Well, it wasn't "Black Market," but "The Woman King" suffered the usual problems of self-contained "Galactica," even though -- or, I think, because -- it wasn't originally made as such.
Moore explains on the podcast that there was to be a season-long subplot about the Sagittarons and something bad that Baltar, Zarek and Gaeta did to them back on New Caprica. By the time they were shooting the trial of Baltar episodes, Moore decided this aspect of the trial didn't work and cut it. And since they weren't going to pay it off in the end, they had to go back and excise all reference to it from earlier episodes, notably this one.
The problem is, once you delete that ongoing aspect to the story, all you're left with is a parlor mystery crossed with every episode any medical drama has ever done involving Christian Scientists. With Bruce Davison -- who, according to SAG law, is no longer allowed to play non-evil roles -- cast as Dr. Robert, there wasn't even much of a mystery. (Davison needs to go on a two or three year run of nice guy roles before he's willing to play another sleazy defense attorney on "Law & Order.")
The show didn't even work that spectacularly as a Helo character study, in spite of all his stilted talk of "my defining characteristic." We already know that Helo is the conscience of the show, the guy who will always make the right, albeit unpopular, choice. What would have been interesting was if they had followed those impulses to their extreme conclusion and had Helo be absolutely, 100 percent wrong about Dr. Robert. (I don't know how you'd prove that negative, though; maybe there's some kind of Sagittaron extremist killing his fellows to make a political point.) Then you've really got a vehicle for self-examination instead of another validation of Saint Helo.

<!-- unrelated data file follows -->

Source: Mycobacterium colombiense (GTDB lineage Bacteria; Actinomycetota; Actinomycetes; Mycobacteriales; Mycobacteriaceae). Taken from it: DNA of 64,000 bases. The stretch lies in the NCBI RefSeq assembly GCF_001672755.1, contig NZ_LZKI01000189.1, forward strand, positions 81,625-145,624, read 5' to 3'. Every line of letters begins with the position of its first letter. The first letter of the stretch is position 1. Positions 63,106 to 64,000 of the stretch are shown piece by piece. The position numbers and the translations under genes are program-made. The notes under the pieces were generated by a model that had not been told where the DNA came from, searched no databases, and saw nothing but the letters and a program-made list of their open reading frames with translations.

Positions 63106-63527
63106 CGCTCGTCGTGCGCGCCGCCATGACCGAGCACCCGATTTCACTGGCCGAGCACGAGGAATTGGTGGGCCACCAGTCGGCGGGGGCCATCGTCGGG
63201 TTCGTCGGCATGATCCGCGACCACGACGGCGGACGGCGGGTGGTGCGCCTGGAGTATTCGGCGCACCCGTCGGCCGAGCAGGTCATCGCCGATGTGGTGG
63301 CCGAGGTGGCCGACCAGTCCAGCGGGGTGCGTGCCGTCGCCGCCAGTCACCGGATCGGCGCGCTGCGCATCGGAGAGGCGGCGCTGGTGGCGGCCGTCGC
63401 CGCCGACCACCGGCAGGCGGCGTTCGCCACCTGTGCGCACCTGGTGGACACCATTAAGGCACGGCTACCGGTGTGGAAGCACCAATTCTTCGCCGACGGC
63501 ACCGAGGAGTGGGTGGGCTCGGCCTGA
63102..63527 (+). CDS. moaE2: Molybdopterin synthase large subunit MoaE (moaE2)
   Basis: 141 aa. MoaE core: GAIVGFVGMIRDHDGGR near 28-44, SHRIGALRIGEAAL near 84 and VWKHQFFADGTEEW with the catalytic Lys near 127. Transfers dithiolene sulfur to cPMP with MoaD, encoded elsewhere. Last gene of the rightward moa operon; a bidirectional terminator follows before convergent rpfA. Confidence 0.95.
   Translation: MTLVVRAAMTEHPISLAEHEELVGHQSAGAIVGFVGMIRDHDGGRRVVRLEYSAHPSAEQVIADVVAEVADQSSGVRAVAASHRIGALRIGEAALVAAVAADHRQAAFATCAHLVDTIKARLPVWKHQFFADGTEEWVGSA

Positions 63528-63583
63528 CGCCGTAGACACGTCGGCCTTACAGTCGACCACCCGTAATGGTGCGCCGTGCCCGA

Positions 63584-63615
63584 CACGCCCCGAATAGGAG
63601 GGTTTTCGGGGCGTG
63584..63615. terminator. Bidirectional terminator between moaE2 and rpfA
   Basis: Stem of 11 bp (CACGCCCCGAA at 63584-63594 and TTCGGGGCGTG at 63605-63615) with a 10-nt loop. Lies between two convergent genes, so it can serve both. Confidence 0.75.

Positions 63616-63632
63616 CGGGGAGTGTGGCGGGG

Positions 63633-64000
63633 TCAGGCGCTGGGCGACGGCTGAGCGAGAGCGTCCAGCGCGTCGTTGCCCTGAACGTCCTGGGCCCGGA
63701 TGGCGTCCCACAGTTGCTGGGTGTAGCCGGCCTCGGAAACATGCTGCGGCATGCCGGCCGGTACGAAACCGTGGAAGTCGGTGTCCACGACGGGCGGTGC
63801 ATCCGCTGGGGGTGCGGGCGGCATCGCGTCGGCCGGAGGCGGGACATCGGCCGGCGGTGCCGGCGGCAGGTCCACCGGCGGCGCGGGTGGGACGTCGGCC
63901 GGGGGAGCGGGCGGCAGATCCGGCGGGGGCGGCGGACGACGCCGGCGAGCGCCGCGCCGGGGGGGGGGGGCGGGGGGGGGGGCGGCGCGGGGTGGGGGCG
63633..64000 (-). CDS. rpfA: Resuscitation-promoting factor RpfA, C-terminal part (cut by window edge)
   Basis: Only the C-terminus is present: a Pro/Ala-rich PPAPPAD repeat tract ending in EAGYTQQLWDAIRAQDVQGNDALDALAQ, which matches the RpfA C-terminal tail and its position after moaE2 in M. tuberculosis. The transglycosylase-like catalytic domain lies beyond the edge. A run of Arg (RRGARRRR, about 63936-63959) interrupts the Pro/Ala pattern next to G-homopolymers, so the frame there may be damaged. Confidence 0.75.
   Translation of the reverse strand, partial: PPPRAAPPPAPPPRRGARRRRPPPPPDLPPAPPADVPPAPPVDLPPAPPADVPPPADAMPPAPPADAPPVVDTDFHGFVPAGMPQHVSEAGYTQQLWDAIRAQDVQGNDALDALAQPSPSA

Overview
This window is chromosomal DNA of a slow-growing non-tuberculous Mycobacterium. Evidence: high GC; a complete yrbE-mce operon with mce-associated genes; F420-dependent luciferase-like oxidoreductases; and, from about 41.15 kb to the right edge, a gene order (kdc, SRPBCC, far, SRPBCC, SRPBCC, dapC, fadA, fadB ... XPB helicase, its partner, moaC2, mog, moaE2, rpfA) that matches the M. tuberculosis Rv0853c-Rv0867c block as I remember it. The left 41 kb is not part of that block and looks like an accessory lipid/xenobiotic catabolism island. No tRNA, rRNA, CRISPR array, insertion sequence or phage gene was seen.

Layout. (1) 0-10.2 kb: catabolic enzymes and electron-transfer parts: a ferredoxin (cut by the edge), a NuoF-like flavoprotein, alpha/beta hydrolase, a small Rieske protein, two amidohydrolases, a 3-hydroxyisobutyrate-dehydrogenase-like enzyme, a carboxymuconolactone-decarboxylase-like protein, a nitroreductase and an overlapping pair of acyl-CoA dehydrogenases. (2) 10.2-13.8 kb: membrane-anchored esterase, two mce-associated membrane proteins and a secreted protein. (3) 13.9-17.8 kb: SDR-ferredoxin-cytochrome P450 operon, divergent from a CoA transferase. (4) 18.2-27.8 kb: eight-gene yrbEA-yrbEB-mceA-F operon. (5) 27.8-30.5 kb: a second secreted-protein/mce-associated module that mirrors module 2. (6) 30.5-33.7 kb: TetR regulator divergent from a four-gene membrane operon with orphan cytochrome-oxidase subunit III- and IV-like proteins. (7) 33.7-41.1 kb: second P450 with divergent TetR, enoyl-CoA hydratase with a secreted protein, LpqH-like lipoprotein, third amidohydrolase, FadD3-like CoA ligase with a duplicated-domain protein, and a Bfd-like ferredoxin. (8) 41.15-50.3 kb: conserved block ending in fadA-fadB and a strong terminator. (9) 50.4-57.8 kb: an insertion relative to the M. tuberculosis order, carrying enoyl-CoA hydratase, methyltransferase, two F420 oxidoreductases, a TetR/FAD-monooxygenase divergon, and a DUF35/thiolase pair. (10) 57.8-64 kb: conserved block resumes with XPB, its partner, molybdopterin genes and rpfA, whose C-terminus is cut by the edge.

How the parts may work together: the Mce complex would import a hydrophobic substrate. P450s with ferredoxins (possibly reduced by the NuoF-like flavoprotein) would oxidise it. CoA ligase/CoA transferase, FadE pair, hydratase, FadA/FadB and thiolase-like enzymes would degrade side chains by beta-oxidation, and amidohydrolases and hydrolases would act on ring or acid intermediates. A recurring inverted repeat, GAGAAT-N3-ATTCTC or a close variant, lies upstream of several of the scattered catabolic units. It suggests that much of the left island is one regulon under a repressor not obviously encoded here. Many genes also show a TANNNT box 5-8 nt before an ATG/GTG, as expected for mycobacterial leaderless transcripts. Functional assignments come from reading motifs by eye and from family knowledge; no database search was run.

Again, some of this falls down because of material that was cut from other episodes, as Moore was trying to establish that Helo had been on the outs ever since he killed the infected Cylons before they could resurrect, and that this was some measure of redemption for him in the eyes of Adama and the others. But without that set-up, I don't care about the payoff.
Another problem with the storyline is the way it ignored the unique realities of life in the rag-tag fleet. There are less than 50,000 human beings left alive, and every life is precious, even if it's the lives of those damn dirty Sags. Where's Roslin during all this to demand an investigation? Also, not only is medicine limited, but so are doctors. I was under the impression in the first couple of seasons that Cottle was the only doctor in the fleet, which made his cigarette habit seem blackly comic. I'm okay with the existence of another doc here or there, but it should still be a big deal that one of the small handful of them is about to be thrown in jail; there could have been some mileage out of, say, Tigh suggesting that it was worth ignoring whatever happened to the Sagittarons because a doctor was more valuable to life going forward than a bunch of religious extremists.
And I see that I've now spent a whole lot of words slagging an episode that kept me fairly engaged throughout. A lot of credit for that goes to Tahmoh Penikett, who's really matured as an actor as the series has gone along and was able to carry a fairly trite and predictable storyline. I also thought the production team, headed in this episode by director/producer Michael Rymer did a fine job of establishing the claustrophobic atmosphere of the refugee camp; after about 20 minutes, I was starting to feel sweaty and stinky and disgusting, and my hygiene's pretty decent overall.
Some other thoughts:
- I'd have to go back and watch the first few Tom Zarek episodes of season one, but he seems even less like a typical Sagittaron than Dee. I suppose you could argue that he's a terrorist who took advantage of his people's fundamentalists beliefs to cause some trouble, but his issues always seemed to be political, not spiritual.
- Also, interesting to see that Laura kept her bargain and appointed Tom as her VP, even after she found out about the secret tribunals in "Collaborators."
- Chip-Baltar returns! Huzzah! I wondered how they were going to deal with having to shave James Callis for these scenes while keeping him Jesus-like as the real Gaius, but Moore said Callis's beard-growing abilities are Homer Simpson-esque. Good on him.